LAST EDITED ON 01-06-10 AT 07:46 PM (EST)
I learned how to make this recently so thought I would share. I'll also give some substitutions for some of the more unusual ingredients if you have a hard time finding them (or what the more unusual ingredient is that I don't use).
The amounts listed are for 4 servings, but I did it as a single person serving in the pictures.
Mark Bittman is the cookbook this comes from (both the vegetarian one and the world foods one)
I believe the way I make this would be gluten free and you can add proteins as you wish, I added some shrimp to mine. I would either grill the chicken, pork or beef first/separate then slice or you could slice them very thin and add to the stirfry step with the scallions and bean sprouts
12 ounces dried flat rice noodles 1/4 inch thick.*
5 Tablespoons peanut or other neutral oil like grapeseed or corn
3 eggs lightly beaten
4 cloves garlic minced
8 ounces extra firm tofu blotted dry and sliced (can be omitted if you can't face the fu)
2 scallions trimmed and cut into 1 inch lengths
1 cup bean sprouts**
2 tablespoons fish sauce***
2 teaspoons ketchup****
2 teaspoons sugar
1/4 cup chopped peanuts*****
1/4 cup chopped cilantro
2 chilies, preferably Thai seeded and sliced******
1 lime cut into wedges
*Some grocery stores around here only have the really thin rice noodles, they will work, but I like the wider noodles better. If you can't get rice noodles fettuccine will work (I have these in the ingredient picture as well as 2 examples of the wider noodles, one from an Asian grocery and one from a regular grocery)
**fresh mung bean sprouts are best, but you can use canned if you can't get the fresh ones. Sometimes I will sprout my own.
***If you don't eat fish or can't find fish sauce you can use soy sauce. My fish sauce is listed as gluten free, but that can be hard to find in a soy sauce (although La Choy usually is considered gluten free and I know some people with celiac who will use that brand)
****OK the real ingredient is tamarind paste. I haven't gone looking for it, but you may be able to find it in Asian or Mexican/Latin American groceries. I kinda like using the ketchup as it kinda makes an interesting historical full circle. The original ketchups were a fermented fish sauce from East Asia that picked up tomatoes as it went around the globe. It is sometimes used in Asia in sauces as it has that sweet/sour/salty quality they like. Tamarind tends to add the sour as well as some sweet depending on the ripeness used
*****You can use other nuts, I find cashews work really well
******Instead of the chilies in the garnish I add some Sriracha sauce. Sometimes I add it into the sauce or just put a bit on top as another garnish.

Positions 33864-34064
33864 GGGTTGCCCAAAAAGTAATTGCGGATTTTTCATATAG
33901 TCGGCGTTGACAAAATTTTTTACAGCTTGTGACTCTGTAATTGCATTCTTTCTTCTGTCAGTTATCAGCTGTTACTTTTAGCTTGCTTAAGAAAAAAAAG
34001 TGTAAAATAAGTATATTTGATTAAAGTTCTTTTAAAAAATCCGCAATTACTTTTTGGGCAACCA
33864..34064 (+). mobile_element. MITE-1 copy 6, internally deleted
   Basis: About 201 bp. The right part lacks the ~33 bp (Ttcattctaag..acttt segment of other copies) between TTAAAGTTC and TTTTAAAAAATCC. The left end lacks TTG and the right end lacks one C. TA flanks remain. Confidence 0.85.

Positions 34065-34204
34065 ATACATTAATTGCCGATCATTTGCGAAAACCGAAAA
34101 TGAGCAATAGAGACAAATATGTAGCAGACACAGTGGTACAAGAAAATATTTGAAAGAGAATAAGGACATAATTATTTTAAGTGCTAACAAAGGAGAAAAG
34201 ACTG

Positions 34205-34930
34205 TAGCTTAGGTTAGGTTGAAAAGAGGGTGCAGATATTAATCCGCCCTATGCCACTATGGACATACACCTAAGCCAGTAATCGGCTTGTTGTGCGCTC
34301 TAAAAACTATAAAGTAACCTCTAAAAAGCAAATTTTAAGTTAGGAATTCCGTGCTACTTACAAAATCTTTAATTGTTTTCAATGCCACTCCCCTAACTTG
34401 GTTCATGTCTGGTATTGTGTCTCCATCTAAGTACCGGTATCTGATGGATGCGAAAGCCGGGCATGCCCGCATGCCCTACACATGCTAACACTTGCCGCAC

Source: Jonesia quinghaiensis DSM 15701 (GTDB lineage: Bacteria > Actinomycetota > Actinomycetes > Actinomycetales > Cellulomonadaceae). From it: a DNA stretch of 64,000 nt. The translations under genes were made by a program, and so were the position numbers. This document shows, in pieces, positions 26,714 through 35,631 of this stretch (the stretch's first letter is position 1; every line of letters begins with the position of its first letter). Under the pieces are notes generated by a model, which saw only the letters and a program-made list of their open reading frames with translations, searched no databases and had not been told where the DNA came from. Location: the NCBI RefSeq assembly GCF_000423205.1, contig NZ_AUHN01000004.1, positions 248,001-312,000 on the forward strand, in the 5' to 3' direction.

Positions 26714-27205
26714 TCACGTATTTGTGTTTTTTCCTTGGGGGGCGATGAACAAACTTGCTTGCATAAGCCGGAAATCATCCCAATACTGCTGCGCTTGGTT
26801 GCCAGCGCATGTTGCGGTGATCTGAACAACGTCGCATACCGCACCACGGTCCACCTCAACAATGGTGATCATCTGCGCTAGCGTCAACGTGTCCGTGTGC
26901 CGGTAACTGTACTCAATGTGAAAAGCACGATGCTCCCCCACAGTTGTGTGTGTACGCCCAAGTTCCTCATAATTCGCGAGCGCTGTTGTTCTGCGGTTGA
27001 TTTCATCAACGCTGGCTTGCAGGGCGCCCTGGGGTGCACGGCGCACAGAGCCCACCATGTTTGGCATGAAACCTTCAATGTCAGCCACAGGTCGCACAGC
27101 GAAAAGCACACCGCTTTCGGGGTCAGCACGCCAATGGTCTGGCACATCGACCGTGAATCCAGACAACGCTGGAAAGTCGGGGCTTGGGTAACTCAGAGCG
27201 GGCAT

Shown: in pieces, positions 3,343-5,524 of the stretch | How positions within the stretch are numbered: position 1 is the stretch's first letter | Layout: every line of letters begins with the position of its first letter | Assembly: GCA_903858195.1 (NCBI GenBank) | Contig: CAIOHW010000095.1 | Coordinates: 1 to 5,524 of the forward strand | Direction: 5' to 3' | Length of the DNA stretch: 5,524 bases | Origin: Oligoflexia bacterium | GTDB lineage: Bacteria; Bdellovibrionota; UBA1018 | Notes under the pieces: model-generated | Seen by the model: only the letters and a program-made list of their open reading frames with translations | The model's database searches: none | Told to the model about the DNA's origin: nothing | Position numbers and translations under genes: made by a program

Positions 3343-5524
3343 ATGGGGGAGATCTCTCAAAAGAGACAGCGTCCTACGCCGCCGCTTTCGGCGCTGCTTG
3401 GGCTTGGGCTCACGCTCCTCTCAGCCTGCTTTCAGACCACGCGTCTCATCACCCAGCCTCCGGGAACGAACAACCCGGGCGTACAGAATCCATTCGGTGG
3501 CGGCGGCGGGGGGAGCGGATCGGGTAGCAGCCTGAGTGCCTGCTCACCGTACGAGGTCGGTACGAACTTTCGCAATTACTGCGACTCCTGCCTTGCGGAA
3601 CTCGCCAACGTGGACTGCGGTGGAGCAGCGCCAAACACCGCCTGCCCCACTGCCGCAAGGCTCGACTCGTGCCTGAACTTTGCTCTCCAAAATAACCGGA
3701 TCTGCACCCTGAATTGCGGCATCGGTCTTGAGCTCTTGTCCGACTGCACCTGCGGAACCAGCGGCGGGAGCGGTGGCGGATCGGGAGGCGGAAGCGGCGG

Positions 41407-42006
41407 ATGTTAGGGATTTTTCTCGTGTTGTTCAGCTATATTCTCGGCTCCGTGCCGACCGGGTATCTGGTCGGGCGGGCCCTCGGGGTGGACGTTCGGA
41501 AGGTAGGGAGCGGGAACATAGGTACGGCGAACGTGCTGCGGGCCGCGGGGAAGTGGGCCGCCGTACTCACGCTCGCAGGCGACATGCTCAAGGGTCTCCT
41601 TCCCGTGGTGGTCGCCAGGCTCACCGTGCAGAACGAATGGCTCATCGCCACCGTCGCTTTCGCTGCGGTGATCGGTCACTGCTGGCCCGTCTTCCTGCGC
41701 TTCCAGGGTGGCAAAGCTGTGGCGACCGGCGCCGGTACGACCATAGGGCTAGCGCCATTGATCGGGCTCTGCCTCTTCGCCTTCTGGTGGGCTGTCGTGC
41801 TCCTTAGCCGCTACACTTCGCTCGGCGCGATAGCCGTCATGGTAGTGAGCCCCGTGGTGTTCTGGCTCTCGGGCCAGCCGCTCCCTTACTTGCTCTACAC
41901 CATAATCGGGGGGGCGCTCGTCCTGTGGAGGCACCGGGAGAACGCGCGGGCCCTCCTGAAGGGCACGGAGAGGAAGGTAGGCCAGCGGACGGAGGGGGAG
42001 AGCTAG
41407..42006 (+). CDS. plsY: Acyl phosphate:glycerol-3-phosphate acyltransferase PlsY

1. Put the rice noodles in a bowl and pour boiling water over them. Soak until softened, approximately 15 minutes. If you want to hold them longer drain and fill bowl with cold water.
2. Put 2 Tablespoons of oil in a wok or large skillet over medium heat. When hot add the eggs and scramble quickly (I usually just break the egg into the skillet) quickly at the beginning. You are going for a thin egg crepe, rather than a fluffy scrambled egg. Cook until set (I usually will flip it to finish it off) and then put on a cutting board and slice into 1/4 inch strips.
3. Raise the heat to high or medium high and add the remaining oil. When the oil is hot add the garlic, tofu, scallions (protein if this is where you are going to cook it, other wise add in the next step) and 1/2 the bean sprouts. Cook, stirring occasionally for 3 minutes. Transfer with slotted spoon to a plate.
4. Mix the ketchup, fish sauce and sugar in a small bowl and mix. Add the drained noodles egg strips and sauce into the pan and cook stirring occasionally until heated through (I would add cooked protein here if you cooked it separately). Once that is heated through add the stir fried veggie mixture, toss once or twice and transfer to a serving platter.
5. Top with peanuts, cilantro, remaining beansprouts and chilies. Serve with lime wedges (I usually just squeeze them right over the top once I have it on the plate) You can use as many or as few of the garnishes as you like as some people can't have nuts or have the wrong taste buds for cilantro. I think you could substitute other fresh herb for the cilantro.
ETA: Did this a couple of days early as I may be busy and figured early was better than late.
oops, no cream.
Bonus cream based recipe. Serve over grilled steak.
No amounts because it is however much I think I need for amount of steak I am serving.
Saute onions or mushrooms until caramelized.
Add cream and a Tablespoon or two of blue cheese crumbles to the pan
Cook until the cream is reduced by about half and the cheese is melted.
I haven't tried this over chicken, but I think it might be good over that, too.